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Pubmed-Association of low occlusal force as an oral hypofunction with the prevalence of irritable bowel syndrome in Japanese adults

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J Gastroenterol Hepatol. 2023 Mar 12. doi: 10.1111/jgh.16175. Online ahead of print.


BACKGROUND AND AIM: We investigated whether oral-dental conditions may be associated with the prevalence of irritable bowel syndrome (IBS) in a cross-sectional study in Japan.

METHODS: Information on lifestyle and abdominal symptoms was collected, and oral-dental examinations were performed from 2013 to 2017. To investigate the association between oral-dental conditions and IBS, this study used logistic regression analyses adjusted for relevant confounding factors, such as age, sex, BMI, stress, and eating between meals.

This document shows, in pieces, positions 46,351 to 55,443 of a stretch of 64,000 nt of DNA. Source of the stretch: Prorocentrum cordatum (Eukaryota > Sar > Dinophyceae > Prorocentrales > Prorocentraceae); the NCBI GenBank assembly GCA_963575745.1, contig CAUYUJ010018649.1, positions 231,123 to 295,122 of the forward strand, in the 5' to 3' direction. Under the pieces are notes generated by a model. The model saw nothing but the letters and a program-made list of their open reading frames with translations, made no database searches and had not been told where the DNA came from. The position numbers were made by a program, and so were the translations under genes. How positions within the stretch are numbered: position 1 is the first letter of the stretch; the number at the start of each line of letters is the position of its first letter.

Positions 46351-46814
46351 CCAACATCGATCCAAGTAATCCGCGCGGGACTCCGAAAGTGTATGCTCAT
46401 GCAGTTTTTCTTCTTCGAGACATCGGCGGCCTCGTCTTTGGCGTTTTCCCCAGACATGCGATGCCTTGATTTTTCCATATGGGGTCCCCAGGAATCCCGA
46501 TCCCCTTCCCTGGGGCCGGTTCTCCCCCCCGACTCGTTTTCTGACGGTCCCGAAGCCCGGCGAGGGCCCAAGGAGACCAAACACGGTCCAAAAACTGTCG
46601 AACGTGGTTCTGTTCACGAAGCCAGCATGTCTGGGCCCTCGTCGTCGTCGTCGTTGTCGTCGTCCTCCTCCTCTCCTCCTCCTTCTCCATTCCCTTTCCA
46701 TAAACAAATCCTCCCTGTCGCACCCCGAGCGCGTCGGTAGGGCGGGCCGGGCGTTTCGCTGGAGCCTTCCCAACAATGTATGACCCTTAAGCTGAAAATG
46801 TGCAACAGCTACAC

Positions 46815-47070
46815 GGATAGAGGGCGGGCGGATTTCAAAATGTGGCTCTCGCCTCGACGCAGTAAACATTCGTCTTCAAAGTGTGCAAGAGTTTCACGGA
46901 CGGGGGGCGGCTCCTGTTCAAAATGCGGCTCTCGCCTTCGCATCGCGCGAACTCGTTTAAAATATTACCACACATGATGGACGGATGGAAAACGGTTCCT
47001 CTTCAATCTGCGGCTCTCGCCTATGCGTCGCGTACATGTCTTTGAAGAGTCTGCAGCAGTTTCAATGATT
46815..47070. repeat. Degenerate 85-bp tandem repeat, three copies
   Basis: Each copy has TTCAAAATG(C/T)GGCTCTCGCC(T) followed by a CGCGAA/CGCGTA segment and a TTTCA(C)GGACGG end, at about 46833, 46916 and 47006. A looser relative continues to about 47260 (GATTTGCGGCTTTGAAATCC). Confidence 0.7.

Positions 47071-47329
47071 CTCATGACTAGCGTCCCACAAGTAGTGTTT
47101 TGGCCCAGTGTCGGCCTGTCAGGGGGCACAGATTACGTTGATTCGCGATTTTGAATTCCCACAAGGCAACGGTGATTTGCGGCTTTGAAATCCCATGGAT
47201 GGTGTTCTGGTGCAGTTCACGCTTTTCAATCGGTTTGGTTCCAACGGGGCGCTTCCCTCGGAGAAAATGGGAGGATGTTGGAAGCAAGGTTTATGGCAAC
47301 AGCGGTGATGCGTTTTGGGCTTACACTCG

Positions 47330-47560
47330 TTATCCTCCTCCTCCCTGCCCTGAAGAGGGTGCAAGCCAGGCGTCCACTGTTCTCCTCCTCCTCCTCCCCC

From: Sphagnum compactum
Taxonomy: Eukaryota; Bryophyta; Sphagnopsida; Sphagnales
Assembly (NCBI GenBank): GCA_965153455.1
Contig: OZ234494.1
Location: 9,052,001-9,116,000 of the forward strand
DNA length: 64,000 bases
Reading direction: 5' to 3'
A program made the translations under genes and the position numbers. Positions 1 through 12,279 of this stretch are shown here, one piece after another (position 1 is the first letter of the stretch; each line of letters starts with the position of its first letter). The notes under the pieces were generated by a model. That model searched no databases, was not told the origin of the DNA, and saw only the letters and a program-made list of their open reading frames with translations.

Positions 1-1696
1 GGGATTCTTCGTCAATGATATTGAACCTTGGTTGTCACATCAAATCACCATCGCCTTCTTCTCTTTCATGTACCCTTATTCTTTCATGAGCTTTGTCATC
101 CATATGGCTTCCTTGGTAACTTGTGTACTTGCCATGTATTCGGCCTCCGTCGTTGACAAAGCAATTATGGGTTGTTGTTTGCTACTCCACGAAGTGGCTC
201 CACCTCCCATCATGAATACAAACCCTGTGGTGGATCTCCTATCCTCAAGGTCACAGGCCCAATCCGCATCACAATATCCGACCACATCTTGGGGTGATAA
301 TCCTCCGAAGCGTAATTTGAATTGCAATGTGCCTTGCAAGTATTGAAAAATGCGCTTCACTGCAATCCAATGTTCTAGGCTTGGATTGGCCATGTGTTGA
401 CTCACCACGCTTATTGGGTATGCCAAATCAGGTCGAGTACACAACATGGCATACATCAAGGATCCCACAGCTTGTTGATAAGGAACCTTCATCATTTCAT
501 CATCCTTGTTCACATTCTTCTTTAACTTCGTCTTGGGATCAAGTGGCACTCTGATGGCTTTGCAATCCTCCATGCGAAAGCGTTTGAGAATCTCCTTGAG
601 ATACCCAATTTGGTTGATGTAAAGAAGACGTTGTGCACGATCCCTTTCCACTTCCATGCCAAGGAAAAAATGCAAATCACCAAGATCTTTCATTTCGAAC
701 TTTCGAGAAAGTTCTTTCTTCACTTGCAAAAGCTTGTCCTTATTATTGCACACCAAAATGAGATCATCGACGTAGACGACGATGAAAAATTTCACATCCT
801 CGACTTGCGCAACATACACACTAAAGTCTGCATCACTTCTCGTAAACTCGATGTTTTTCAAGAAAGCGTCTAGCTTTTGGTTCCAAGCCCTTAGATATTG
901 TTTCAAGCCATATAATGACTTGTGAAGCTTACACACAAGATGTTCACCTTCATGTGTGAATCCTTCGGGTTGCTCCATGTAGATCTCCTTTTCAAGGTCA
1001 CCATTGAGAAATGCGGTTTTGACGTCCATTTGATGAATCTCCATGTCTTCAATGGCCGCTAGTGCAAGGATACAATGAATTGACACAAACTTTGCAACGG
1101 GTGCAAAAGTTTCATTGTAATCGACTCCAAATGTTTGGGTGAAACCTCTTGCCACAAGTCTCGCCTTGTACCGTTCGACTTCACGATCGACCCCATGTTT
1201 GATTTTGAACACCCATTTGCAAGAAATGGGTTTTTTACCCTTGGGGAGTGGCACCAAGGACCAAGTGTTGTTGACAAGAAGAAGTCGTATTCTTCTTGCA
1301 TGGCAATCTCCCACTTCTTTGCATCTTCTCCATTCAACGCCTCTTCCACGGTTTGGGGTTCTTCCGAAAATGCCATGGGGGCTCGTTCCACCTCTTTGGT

RESULTS: The prevalence of IBS was 484 (13.4%) among 3626 participants. The mean maximum occlusal force in the IBS group was significantly lower than that in the non-IBS group (0.306±0.192 kN vs. 0.329±0.205 kN, p =0.014). The maximum occlusal force of the constipation-type IBS was significantly lower than that of other types of IBS without constipation type (0.269±0.164 kN vs. 0.317±0.198 kN, p =0.010). Compared with those who had high values of maximum occlusal force (≧0.265 kN), those with a low value of maximum occlusal force (<0.265 kN) had a significantly greater risk for IBS (OR, 1.426; 95%CI, 1.135-1.792; p=0.002), by multivariate analyses, across different categories of oral-dental condition in women, not in men. Women who had lowest third occlusal force (<0.206 kN) had approximately 35% significanlty greater odds of having IBS compared with those who had highest third occlusal force (≧0.386 kN).

CONCLUSIONS: Results suggest that a reduction in the maximum occlusal force increases the risk of IBS in Japanese women.

PMID:36908051 | DOI:10.1111/jgh.16175

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